They followed their handlers’ terribly misguided advice to trash one another. They went out of their way to go negative and too often repeated their trite attack lines and glaringly erroneous accusations.

The result: Neither candidate presented a compelling argument for becoming governor.

“Vote for Me”

Instead, they all but proclaimed to voters: “If you don’t like what the other guy stands, then vote for me.” What a horrible way to waste an hour of valuable debate time on statewide TV.

Brown clearly bested Hogan on the environmental question of the night.

He gave a detailed and cogent explanation of efforts to protect and clean up the Chesapeake Bay.

Hogan’s response — delaying bay cleanup efforts while he sues Pennsylvania and New York to force upstream sediment removal in the Susquehanna River — was an evasive and weak answer to the question.

Republican Larry Hogan Jr. - Debate in MD

Republican Larry Hogan Jr.

Hogan had by far the better response on crime.

He zeroed in on Maryland’s heroin epidemic, summarized the crisis and called for a summit to find answers.

Brown rattled off past successes against crime, which rang hollow given the state’s continuing struggle to stem the violence.

The saddest part of the evening may have been each candidate’s exaggerations to the  point of fabrication.

Each used budget-saving ideas and fiscal numbers based mainly on hot air.

As for the biggest mistake of the evening, that belongs to Anthony Brown’s. “There will be no new taxes under the Brown-Ulman administration,” he said.

Brown will rue the day he made that campaign promise.

There’s no way he can govern eight years without increasing the state’s revenue base.

It was another of what Hogan correctly called Brown’s “phony promises” that ignore Maryland’s $405 million deficit, recent dips in revenue collections and the state’s ballooning expenses over the next four or five years.

Moving the Economy

Both candidates overpromised when it came to reviving Maryland’s economy.

No governor has the ability to do that, though a governor can nudge things in the right direction long-term with wise tax reforms.

Brown’s closing remarks were pathetically weak (the “American dream” shtick). Hogan’s closing was far superior in making the case for change.

Still, the bottom line is that Brown didn’t mess up in Debate No. 1.

As the Democratic candidate, he’s got a built-in advantage in deeply blue Maryland.

The race remains his to lose.

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Barry Rascovar has been reporting on Maryland politics for over 40 years. His columns can be found at www.politicalmaryland.com.

Bob McDonnell’s History Lesson

Shades of Marvin Mandel

By Barry Rascovar

Sept. 15, 2014 — You’ve got to pity Bob McDonnnell, former Virginia governor and recently convicted felon. He never learned from the political-corruption history of Virginia’s neighbor to the north, Maryland.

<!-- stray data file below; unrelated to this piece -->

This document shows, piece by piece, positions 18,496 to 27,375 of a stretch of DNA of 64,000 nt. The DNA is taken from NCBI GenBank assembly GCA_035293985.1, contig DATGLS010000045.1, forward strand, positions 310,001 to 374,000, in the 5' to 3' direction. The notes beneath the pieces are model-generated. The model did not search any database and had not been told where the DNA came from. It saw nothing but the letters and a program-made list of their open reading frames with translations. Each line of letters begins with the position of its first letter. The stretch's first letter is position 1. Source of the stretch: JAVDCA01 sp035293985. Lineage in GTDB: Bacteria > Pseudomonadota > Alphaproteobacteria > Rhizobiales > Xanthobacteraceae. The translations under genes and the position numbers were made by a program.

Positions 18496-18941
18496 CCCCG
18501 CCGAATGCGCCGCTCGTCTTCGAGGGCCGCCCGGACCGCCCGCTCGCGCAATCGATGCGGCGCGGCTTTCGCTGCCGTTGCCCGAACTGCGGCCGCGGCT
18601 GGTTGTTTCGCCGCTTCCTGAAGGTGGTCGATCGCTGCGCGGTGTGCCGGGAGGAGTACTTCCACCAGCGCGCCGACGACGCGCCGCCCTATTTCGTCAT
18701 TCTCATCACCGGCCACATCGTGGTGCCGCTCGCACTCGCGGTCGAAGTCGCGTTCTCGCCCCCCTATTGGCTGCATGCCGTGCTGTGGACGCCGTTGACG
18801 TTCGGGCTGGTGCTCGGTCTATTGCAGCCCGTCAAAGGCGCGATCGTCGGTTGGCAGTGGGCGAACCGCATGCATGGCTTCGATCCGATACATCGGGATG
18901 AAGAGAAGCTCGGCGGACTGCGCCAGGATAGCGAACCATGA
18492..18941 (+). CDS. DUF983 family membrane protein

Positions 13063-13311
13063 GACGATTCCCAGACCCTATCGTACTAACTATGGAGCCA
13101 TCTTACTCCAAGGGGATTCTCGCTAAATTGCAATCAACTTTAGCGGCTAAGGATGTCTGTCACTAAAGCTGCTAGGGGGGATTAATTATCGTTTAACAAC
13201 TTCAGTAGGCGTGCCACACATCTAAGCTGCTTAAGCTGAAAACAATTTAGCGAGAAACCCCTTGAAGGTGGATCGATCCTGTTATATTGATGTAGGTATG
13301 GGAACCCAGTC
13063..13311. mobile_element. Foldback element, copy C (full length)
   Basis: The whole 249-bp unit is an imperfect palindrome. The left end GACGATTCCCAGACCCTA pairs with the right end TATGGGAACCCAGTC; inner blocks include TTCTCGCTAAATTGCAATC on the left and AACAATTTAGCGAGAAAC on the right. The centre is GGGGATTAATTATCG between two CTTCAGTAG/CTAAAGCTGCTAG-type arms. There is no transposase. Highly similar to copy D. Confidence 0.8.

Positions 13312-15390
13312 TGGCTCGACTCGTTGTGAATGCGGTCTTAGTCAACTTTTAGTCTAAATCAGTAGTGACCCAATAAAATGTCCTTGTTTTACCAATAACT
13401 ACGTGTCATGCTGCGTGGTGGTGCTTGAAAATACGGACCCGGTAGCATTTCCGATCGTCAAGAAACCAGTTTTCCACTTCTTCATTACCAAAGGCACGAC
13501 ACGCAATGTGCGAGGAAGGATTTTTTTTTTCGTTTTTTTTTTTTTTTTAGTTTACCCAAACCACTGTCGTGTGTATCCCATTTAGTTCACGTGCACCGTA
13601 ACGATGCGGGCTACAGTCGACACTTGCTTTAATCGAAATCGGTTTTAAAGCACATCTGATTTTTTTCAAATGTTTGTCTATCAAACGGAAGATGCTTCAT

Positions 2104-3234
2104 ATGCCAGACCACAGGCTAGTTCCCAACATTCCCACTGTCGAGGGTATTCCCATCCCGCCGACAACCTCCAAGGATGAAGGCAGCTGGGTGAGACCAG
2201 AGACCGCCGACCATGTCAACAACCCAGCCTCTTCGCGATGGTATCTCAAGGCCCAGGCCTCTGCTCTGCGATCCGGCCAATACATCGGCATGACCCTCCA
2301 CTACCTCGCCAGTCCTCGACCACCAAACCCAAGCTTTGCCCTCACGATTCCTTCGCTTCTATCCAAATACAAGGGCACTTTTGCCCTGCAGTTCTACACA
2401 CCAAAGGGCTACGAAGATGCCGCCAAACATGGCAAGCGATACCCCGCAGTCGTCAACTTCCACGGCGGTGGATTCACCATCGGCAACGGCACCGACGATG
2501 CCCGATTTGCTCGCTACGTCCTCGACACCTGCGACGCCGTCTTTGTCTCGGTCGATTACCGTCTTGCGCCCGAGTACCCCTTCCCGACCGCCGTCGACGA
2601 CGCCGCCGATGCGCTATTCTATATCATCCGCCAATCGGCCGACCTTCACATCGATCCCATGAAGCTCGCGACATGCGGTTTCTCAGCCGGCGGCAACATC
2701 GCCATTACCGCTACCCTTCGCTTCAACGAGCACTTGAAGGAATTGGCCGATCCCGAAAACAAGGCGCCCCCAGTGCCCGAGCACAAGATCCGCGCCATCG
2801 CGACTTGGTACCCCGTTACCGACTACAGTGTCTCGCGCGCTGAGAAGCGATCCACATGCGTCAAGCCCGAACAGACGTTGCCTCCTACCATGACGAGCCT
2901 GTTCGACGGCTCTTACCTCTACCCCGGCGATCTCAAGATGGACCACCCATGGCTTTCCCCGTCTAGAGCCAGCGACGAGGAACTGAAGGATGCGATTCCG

Had McDonnell familiarized himself with the trials and legal tribulations of Maryland Gov. Marvin Mandel (1969-1978), he might have avoided the ethics lapses and quid pro quo exchanges of gifts and cash that did in McDonnell and his wife, Maureen.

Bob and Maureen McDonnell

Bob and Maureen McDonnell

Indeed, the similarities between the McDonnell and Mandel sagas are stunning:

  • Both men were highly popular, successful governors.
  • Both were dogged by federal prosecutors pursuing complex public corruption and bribery cases.
  • Both prosecutions stemmed in large part from marital discord and payoffs to the spouses.
  • Both cases involved governors whose bank accounts were seriously depleted even as they faced ballooning expenses
  • Both cases led to humiliating, intimate public disclosures about the two governors’ personal lives and weaknesses.
  • Both involved payments of cash, fancy clothing, trips and other luxuries in exchange for government actions that would enrich their friends.
  • Both involved incredibly weak government codes of ethical conduct.
  • Both men maintained to the end their complete innocence.
  • And both cases rested on the fuzzily defined notion that the public is entitled to “loyal and honest services” from its elected leaders.

Improper Gifts

The McDonnells were convicted Sept. 4 of receiving improper gifts and loans from a Virginia businessman peddling a miracle vitamin pill. In return, the businessman gained access to state health officials and other key individuals who could help him, thanks to the McDonnells’ direct efforts.

Mandel was found guilty in 1977 of receiving from friends cash, an expensive wardrobe, jewelry for his wife, valuable waterfront land and interest in an office building in exchange for his help in gaining lucrative thoroughbred racing days.

Mandel “loved beyond his means,” as the late Mary McGrory brilliantly put it.

Marvin Mandel with second wife, Jeanne

Marvin Mandel with second wife, Jeanne

He split from his loyal wife in a highly publicized and messy move (she refused to vacate the governor’s mansion; he lived in a hotel) so he could marry his longtime paramour.

It turned out Marvin Mandel couldn’t afford the divorce settlement or his new wife’s expensive lifestyle without help from his wealthy business friends — who even connived with a Catholic religious order that lent Mandel the divorce money.

The governor’s “thank you”: He dropped his opposition to a doubling of racing days at the Marlboro track (from 16 to 32). Marlboro had just been bought (in secret) by his friends.